by Christina Kallery
Downriver Detroit, 1987
“There’s enough burnouts out there to go hands across America”
—Heavy Metal Parking Lot
You’d see them rolling joints in class, textbook propped
to hide the task, feathered hair fringing their eyes,
a starter mustache shadowing their upper lips. Always
a few hanging out on empty bleachers, trading swigs
from something bottom shelf in a paper bag.
And always the jagged lettered logos of their concert tees,
their suede boots like the ones worn by the guy in 7th hour
fine arts. He pulled them on every day, in snowbound December
and blazing June, laced to the knee over jeans tight
as snake’s skin, belt buckle shaped like a woman’s
clutching hand forever poised just short of third base,
a heavy metal send-up of the poet’s Grecian urn.
I never knew his name, but I recall his cloud-grey,
half-mast eyes, his Bic-penned scrawls
of fiery skulls and undead guitarists,
his public makeouts with some girl by the acrylic paints.
He’d float through hallways, an apathetic ghost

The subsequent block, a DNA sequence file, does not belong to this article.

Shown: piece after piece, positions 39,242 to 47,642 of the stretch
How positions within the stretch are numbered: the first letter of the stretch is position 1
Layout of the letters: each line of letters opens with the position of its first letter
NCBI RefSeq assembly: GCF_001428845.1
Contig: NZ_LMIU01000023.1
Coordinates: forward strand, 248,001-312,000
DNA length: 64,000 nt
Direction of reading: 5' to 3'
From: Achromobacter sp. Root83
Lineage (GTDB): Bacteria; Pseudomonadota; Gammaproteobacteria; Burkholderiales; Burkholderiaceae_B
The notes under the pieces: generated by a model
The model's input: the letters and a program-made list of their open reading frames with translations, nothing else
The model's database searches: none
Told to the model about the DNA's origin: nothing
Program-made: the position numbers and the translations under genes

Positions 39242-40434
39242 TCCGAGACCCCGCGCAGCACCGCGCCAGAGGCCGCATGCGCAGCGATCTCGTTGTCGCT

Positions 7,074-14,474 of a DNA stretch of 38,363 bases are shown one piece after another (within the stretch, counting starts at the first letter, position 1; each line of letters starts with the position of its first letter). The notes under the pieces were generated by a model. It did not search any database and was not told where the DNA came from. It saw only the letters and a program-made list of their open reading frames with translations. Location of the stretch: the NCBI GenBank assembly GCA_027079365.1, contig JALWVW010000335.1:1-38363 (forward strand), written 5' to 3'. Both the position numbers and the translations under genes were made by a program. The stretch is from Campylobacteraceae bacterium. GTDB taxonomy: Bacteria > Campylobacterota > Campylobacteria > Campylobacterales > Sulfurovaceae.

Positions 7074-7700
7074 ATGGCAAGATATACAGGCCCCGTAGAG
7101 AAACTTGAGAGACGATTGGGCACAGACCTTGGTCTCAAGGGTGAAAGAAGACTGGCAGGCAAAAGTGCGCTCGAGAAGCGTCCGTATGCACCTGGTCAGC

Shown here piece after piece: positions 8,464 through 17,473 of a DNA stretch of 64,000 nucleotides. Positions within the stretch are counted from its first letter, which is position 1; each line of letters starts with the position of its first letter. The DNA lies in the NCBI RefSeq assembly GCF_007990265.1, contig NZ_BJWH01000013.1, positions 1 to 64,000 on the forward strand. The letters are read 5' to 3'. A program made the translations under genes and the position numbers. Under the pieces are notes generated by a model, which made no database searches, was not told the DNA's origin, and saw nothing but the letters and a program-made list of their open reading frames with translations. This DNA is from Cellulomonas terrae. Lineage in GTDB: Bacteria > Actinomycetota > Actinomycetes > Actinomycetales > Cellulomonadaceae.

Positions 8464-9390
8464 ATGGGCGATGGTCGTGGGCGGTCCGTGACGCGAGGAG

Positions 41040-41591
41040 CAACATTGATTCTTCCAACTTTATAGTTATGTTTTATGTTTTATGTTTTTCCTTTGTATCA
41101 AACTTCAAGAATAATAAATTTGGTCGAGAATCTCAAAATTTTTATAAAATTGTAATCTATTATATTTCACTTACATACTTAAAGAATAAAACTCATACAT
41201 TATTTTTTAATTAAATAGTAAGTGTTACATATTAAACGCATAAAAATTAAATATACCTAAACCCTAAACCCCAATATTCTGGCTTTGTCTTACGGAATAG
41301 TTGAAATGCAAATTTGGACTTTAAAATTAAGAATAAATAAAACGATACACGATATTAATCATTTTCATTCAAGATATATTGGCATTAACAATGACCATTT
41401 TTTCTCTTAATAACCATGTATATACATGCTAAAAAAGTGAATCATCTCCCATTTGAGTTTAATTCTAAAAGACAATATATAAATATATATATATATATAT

gliding onward to its dead-end job, jail term
or other bad turn. But it would be sweet
justice if he dodged the old clichés and got by ok.
It would be a flipped bird from the window of a black
Camaro they said would never make it off the blocks–
watch it peel onto the entrance ramp, rebuilt engine roaring,
to catch the last gleam of sunlight fading fast behind the trees.
Christina Kallery’s poetry has appeared in The Collagist, Gargoyle, Failbetter, Rattle, and Mudlark, among other publications. She has served as submissions editor for Absinthe: A Journal of World Literature in Translation and poetry editor for Failbetter. She currently lives in Detroit. firstname.lastname@example.org
Photo taken in the East Village, NYC.